Brandon Konoval

Brandon Konoval DMA (UBC) joined the Arts One Programme in 1999, and has been on faculty at the School of Music since 1998. He has particularly enjoyed the opportunity to work with students from a wide variety of backgrounds and with diverse interests, and who share his interest in continually seeking new ideas to explore.

In addition to his research on the music of Béla Bartók, Dr. Konoval has presented papers that examine the relationships between music and the history of science for the Columbia History of Science Group, the History of Science Society, the Canadian Society for the History and Philosophy of Science, and the American Musicological Society, and has published in the Annals of Science.

At UBC, Dr. Konoval has long been associated with the development of distance learning initiatives, co-authoring a music appreciation course with noted Canadian pianist, Dr. Robert Silverman, and creating his own online introduction to music theory. As a pianist, Dr. Konoval has appeared on local and national television, on CBC Radio (Arts National and West Coast Performance) and in concert in Austria and Japan, and performed an all-Liszt benefit concert for the Stephen Straker Arts One Bursary fund.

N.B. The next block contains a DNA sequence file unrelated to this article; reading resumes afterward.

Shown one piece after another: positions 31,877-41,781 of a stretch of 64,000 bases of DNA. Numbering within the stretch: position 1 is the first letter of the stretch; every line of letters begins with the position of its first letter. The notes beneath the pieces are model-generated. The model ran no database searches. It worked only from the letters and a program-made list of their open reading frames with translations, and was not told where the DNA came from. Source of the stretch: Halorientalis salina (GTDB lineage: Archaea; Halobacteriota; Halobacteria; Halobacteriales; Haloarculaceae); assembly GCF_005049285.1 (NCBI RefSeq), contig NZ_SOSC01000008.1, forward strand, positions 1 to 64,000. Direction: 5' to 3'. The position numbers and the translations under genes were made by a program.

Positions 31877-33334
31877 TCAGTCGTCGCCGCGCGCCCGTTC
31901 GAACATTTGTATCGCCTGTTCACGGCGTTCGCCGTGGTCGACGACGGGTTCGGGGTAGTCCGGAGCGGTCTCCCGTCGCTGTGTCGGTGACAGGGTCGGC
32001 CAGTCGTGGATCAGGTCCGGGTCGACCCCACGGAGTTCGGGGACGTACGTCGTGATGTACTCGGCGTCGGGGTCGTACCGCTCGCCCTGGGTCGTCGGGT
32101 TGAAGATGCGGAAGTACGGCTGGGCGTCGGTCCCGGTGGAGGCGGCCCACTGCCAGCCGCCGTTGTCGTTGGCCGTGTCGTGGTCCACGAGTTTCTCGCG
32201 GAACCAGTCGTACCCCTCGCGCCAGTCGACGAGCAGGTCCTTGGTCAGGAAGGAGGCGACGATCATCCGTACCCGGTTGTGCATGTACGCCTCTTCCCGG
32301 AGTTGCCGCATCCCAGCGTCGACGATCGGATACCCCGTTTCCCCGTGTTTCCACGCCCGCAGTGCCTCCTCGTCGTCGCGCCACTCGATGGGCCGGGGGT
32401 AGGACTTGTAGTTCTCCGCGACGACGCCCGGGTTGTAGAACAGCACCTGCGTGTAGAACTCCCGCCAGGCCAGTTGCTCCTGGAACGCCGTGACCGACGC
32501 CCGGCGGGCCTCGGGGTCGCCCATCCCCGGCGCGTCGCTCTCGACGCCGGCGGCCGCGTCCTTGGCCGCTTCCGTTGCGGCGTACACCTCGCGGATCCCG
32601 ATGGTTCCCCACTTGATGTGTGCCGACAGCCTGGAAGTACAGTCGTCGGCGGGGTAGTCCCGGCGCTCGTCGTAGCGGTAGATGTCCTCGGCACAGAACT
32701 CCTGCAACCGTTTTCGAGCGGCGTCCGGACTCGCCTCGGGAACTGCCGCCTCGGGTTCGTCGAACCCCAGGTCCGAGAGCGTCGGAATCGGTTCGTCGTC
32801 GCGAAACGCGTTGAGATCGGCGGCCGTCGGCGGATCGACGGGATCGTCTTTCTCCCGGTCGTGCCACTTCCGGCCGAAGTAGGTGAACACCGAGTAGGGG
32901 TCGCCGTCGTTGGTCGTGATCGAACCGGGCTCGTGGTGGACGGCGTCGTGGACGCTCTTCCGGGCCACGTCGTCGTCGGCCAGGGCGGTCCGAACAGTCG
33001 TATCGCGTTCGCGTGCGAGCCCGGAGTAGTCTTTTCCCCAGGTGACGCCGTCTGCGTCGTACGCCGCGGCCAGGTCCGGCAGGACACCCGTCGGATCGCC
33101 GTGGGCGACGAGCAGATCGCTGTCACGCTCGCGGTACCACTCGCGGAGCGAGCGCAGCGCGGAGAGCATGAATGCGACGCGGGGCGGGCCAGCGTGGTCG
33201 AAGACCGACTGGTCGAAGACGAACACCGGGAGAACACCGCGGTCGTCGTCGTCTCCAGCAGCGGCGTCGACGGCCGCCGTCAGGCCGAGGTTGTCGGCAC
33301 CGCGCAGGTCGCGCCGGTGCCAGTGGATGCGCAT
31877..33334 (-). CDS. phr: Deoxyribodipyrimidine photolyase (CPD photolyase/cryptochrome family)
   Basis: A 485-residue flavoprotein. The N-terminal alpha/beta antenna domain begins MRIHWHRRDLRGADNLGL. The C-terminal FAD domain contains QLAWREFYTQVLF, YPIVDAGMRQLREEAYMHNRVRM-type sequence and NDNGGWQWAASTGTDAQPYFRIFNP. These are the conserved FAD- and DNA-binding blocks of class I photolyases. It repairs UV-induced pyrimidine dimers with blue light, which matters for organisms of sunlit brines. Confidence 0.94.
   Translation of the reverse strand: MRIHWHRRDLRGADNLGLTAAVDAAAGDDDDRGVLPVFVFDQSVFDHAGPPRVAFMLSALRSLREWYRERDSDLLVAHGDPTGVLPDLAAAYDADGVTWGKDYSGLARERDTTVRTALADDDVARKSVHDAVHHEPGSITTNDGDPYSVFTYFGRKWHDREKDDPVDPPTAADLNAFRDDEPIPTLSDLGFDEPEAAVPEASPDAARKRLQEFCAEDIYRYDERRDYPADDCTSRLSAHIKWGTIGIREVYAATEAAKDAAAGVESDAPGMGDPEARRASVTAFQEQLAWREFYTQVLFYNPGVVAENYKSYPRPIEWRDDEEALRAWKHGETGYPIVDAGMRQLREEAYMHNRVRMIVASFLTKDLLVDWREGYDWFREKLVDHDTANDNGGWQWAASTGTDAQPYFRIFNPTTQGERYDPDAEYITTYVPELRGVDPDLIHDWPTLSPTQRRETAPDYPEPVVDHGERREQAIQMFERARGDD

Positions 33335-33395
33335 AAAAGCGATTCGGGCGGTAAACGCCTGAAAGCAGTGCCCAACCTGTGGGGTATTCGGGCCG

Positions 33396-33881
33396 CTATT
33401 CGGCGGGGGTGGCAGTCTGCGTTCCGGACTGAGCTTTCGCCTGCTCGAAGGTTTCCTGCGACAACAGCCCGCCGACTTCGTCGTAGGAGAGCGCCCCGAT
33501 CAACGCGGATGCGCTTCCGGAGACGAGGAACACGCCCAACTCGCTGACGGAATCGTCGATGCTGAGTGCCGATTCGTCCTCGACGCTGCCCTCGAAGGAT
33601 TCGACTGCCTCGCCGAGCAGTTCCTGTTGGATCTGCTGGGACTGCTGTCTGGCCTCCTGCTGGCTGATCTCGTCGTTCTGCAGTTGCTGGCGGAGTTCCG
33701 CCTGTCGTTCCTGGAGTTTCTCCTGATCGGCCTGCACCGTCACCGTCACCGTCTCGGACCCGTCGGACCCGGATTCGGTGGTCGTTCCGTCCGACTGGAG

He enjoys exploring our coastal mountains and the Canadian Rockies on foot and on ski, especially in the enthusiastic company of his son. In 2009, Dr. Konoval received a UBC Killam Teaching Prize.

Areas of Interest: European intellectual and cultural history, history and philosophy of science, music theory and history

Current Projects: I am concluding a study devoted to the relationship between mathematics, acoustics and music theory as developed in the late discourses of Vincenzo Galilei, in light of the development of early modern mathematical philosophy of nature. I continue to develop a project on utopian narrative and conjectural history, with particular attention to Plato and More, and Aristotle, Rousseau and Kant. I have begun work on 19th century bodily discipline as it evolved in the context of Romanticism and the figure of the virtuoso pianist, with particular reference to the relationship between ‘method’ and ascetic values and practices. I am currently developing an online introduction to music history and appreciation, with the support of UBC Open Learning and Technology.


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